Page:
What does an actual school leader use to inform their work as they implement student-centered practices, instruction, and professional development for their staff? This Student-Centered Learning Podcast series gets to the heart of this very question in a compelling conversation between host Arthur Baraf, who is also principal at The MET School in Rhode Island, and instructional leader, Alin Bennett. Baraf, an educator for over 17 years in student-centered schools, shares recommendations for resources for educators who want to hit the ground running with student-centered instruction as they begin their careers. Bennett adds the teacher perspective and details how these resources have been useful to him as an instructional leader at The MET. The resources (linked below) are actionable tools and strategies that have been field-tested by Baraf and his staff and have proven to help improve student agency and bring deeper learning outcomes for their students.
1. Career Exploration
Baraf and Bennett assert that for high school students, it is never too early for them to understand how their curriculum and lessons align with the real world. These resources are all sites that can help students, with guidance from adults, explore careers. The sites can, for example, help students plan backward from the career they are interested in and set realistic expectations about what it takes to reach their goal. Others can help students to build a resume, offer resume examples as well as checklists for job interviews.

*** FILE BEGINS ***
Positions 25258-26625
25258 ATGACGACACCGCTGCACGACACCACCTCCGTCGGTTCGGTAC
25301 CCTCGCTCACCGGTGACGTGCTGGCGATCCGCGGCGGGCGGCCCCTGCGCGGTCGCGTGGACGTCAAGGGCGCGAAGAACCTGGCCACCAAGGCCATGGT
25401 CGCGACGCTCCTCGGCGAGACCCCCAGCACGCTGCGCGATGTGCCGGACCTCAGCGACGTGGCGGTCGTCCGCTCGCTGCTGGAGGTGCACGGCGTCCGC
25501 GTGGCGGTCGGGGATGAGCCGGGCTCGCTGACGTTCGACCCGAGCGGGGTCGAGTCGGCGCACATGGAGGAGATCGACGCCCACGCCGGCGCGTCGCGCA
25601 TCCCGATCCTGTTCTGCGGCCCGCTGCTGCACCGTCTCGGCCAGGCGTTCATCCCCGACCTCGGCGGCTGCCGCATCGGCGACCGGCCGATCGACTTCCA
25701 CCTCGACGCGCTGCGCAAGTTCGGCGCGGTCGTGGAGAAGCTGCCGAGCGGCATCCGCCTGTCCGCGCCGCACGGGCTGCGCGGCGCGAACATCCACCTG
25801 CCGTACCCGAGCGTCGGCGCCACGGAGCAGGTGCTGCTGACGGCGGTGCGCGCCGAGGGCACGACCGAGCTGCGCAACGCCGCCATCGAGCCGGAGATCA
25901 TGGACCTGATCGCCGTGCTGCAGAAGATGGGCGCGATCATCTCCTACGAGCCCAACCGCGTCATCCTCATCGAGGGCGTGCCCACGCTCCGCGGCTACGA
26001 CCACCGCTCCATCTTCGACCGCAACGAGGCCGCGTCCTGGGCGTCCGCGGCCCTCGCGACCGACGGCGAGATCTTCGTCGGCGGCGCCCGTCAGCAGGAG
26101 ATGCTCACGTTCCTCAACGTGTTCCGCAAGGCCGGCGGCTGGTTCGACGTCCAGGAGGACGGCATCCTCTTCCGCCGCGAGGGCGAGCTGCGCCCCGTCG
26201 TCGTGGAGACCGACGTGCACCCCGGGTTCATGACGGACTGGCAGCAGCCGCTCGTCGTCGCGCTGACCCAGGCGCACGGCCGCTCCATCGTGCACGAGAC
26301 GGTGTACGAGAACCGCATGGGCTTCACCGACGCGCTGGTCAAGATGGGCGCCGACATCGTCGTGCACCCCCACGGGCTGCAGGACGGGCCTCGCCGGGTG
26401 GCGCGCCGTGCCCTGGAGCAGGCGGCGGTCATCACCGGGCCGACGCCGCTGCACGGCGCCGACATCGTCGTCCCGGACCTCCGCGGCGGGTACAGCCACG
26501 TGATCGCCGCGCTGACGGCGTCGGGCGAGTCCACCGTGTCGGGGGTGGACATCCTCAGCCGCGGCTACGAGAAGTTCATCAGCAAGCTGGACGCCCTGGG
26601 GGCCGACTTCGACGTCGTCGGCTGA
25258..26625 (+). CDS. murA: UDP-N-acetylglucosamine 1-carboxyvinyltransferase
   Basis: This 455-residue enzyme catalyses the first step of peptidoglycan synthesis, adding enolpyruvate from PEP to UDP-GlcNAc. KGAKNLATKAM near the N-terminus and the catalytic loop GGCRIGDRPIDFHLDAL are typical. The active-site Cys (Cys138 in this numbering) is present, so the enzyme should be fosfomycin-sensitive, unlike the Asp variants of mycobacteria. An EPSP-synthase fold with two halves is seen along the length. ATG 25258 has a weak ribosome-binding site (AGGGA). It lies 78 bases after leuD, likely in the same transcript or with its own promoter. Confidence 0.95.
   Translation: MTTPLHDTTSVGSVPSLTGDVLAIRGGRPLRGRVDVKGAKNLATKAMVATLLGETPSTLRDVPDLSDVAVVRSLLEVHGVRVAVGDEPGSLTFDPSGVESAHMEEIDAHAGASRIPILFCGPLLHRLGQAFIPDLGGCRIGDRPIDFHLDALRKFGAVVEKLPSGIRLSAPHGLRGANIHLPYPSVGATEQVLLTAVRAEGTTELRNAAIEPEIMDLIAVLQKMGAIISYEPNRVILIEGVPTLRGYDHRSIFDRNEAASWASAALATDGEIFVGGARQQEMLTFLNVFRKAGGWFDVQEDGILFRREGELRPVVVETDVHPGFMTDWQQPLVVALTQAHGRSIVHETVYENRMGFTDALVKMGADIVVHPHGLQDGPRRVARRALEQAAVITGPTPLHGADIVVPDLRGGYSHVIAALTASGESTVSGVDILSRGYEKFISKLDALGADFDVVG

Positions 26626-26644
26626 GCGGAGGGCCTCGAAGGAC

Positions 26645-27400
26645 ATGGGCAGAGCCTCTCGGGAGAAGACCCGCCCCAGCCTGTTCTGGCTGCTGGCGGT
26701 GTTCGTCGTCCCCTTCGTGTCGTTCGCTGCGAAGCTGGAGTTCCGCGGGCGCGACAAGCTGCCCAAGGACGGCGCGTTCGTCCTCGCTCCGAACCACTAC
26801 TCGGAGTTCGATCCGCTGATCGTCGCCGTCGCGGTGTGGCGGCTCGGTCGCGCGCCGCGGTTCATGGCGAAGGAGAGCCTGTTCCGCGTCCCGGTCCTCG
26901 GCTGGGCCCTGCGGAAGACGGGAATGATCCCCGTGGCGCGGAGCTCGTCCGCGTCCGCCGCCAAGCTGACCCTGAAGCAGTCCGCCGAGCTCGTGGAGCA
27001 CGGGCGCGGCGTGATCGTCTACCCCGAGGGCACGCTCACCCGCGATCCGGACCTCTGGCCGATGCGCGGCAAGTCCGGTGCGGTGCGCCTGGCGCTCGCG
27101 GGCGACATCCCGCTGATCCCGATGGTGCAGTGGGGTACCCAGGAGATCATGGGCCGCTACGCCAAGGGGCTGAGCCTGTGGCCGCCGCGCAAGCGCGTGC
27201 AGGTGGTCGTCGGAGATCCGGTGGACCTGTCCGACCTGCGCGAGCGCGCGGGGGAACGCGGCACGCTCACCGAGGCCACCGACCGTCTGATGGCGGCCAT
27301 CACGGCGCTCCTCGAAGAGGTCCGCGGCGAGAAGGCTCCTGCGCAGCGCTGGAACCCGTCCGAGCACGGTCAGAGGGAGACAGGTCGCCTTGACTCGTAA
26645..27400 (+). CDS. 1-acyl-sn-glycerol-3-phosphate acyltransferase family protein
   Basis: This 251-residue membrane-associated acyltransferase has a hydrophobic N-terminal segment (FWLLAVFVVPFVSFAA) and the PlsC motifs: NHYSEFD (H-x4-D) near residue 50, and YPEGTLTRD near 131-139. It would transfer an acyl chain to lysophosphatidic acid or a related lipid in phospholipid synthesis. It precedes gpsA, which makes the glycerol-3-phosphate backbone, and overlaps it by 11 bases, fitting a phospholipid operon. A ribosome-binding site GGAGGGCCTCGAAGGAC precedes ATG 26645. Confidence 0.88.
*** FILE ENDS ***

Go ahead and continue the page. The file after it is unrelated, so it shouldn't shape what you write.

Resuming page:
- Dept of Labor Bureau of Labor Stats Occupational Outlook Handbook
- O-Net online
- My Next Move
- CareerOneStop Videos
- MN State CareerWise (formerly iSeek)
2. Instructional Strategies
A variety of instructional strategies are discussed on the podcast, and the resource below provides an overview of “literature circles”, where students are able to evaluate literature in-depth and within small groups. Literature circles help students personalize what they read and the level at which they read because students can choose their own books. Literature circles use a “theme” as a common thread, providing framing for group conversations and ensures students are hitting content targets.
3. Social-emotional learning, behavioral practices, and community building
These resources are useful to help teachers develop a responsive student-centered approach to classroom management rather than employ reactive disciplinary actions. The list below also includes a practical tool called “I am” poems that can help teachers learn about student’s identity, interests, likes and dislikes to encourage and support a culture of trust.
This is part two in a series developed by the Student at the Center Hub team and Arthur Baraf, a Students at The Center Distinguished Fellow, principal of The MET, an innovative public school in Providence, Rhode Island and the host of The Student-Centered Learning Podcast. Subscribe and stay tuned for more episodes or check out the archives for a variety of SCL topics on Podomatic, Stitcher or iTunes.